Posts Tagged ‘
value-added measures ’
The US Department of Education has put out the draft priorities for the next round of the Teacher Incentive Fund and invited public feedback. The Teacher Incentive Fund provides grant dollars to school districts and partners that want to explore ways to recognize and reward effective teaching. More about TIF and the proposed priorities can be found here.
We have learned quite a bit from being part of a Teacher Incentive Fund grant along with six Oregon school districts. You can read our full feedback letter to the USDOE here. Here are the highlights:
Evaluations: Require a minimum of four, not three, categories for teaching proficiency
In the proposed selection criteria, the Department requires a Rigorous, Valid, and Reliable Educator Evaluation System that includes at least three performance levels. However, advice from respected national leaders, including Charlotte Danielson, indicates that a three-level proficiency system leads to “central tendency,” or the notion that most professionals will end up in the middle category because it is safer to mark and easier to defend. This provides less differentiation for informed practice and limits the distinctions needed for improvement. Additionally, we note that every respected national model has a minimum of four levels. We are not aware of any respected, research-based rubrics for teaching proficiency based upon a three level framework.
This article was originally published by the
Statesman Journal on March 14, 2012 and can be found here.
With the controversy surrounding value-added models, including the recent release of teacher rankings in New York, it could be easy to give up on the models altogether as too controversial, unreliable or volatile.
This afternoon we held the second webinar in our virtual brown bag series on value-added measures. The recorded presentation (audio + powerpoint) can be viewed or downloaded here.
The presentation and discussion include an explanation of what VAM is, how it is different than other measures of school performance, and a bit of national and local context around how it is being used in education. The webinar features talks from Kevin Booker from Mathetmatica Research, Andrew Dyke from ECONorthwest, and Kathleen Sundell from the Salem Keizer Education Association. Feel free to post questions for the experts in the comments section.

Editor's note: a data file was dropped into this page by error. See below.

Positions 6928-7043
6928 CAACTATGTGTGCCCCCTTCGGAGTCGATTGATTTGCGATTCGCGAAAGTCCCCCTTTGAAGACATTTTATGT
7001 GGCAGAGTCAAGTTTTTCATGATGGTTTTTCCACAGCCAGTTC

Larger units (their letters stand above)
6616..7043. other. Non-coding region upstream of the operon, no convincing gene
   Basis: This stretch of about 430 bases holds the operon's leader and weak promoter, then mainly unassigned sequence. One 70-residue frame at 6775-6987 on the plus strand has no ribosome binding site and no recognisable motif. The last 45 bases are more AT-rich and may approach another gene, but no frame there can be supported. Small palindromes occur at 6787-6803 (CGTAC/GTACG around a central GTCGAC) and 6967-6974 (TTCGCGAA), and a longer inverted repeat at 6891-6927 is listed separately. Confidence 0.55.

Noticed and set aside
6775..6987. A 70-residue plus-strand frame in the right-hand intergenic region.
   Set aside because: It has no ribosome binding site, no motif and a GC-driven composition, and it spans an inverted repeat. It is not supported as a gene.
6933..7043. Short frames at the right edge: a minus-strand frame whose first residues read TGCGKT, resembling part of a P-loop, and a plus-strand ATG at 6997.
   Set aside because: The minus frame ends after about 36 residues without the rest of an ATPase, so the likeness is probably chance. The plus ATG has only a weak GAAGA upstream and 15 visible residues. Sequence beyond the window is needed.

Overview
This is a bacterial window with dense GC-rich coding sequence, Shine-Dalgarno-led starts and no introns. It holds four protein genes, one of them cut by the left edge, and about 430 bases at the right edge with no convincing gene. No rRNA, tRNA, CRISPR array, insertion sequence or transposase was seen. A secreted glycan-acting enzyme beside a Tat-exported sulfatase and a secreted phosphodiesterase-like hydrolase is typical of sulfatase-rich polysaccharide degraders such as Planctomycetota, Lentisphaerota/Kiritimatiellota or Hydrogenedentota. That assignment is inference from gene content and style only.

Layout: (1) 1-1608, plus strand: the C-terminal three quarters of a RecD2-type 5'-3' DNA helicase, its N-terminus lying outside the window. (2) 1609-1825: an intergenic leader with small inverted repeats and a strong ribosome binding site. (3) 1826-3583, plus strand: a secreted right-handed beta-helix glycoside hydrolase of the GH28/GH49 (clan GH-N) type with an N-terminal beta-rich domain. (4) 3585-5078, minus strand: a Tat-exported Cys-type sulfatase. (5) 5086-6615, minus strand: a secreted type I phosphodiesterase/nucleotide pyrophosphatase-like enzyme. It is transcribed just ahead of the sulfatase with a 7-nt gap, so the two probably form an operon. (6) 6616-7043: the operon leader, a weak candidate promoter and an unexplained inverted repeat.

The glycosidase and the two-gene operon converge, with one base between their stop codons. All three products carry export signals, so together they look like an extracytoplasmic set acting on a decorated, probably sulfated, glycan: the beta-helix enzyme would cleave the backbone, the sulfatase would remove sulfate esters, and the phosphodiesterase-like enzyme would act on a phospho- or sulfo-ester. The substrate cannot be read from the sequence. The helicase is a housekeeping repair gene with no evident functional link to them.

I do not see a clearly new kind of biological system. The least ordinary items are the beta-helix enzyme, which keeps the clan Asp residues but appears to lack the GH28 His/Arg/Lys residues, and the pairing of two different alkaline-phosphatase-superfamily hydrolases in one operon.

In the future, what topic would you like to learn more about?
Looking to keep you informed and keep your questions answered, we want to know what you think our next webinar topic should be. Post your ideas in the comments section or email them to firstname.lastname@example.org, and stay tuned for information about our next virtual brown bag webinar!
WHAT IS A ‘VALUE-ADDED MODEL’ AND HOW IS ‘VAM’ BEING USED IN OREGON?
We are continuing our webinar series with a conversation about value-added models–a complex statistical tool for measuring student growth. The discussion will include an explanation of what VAM is, how it is different than other measures of school performance, and a bit of national and local context around how it is being used in education.
Each of these virtual brown bags are designed to provide you with relevant news about education issues and to hear first-hand accounts of ongoing developments from local, state and national policy experts and educators.
JOIN US FOR THIS CONVERSATION.
TOPIC: What is a value-added model?
WHEN: Wednesday, February 22, 12:00 PM- 1:00 PM
WHERE: Join us online at http://bit.ly/yFz1V4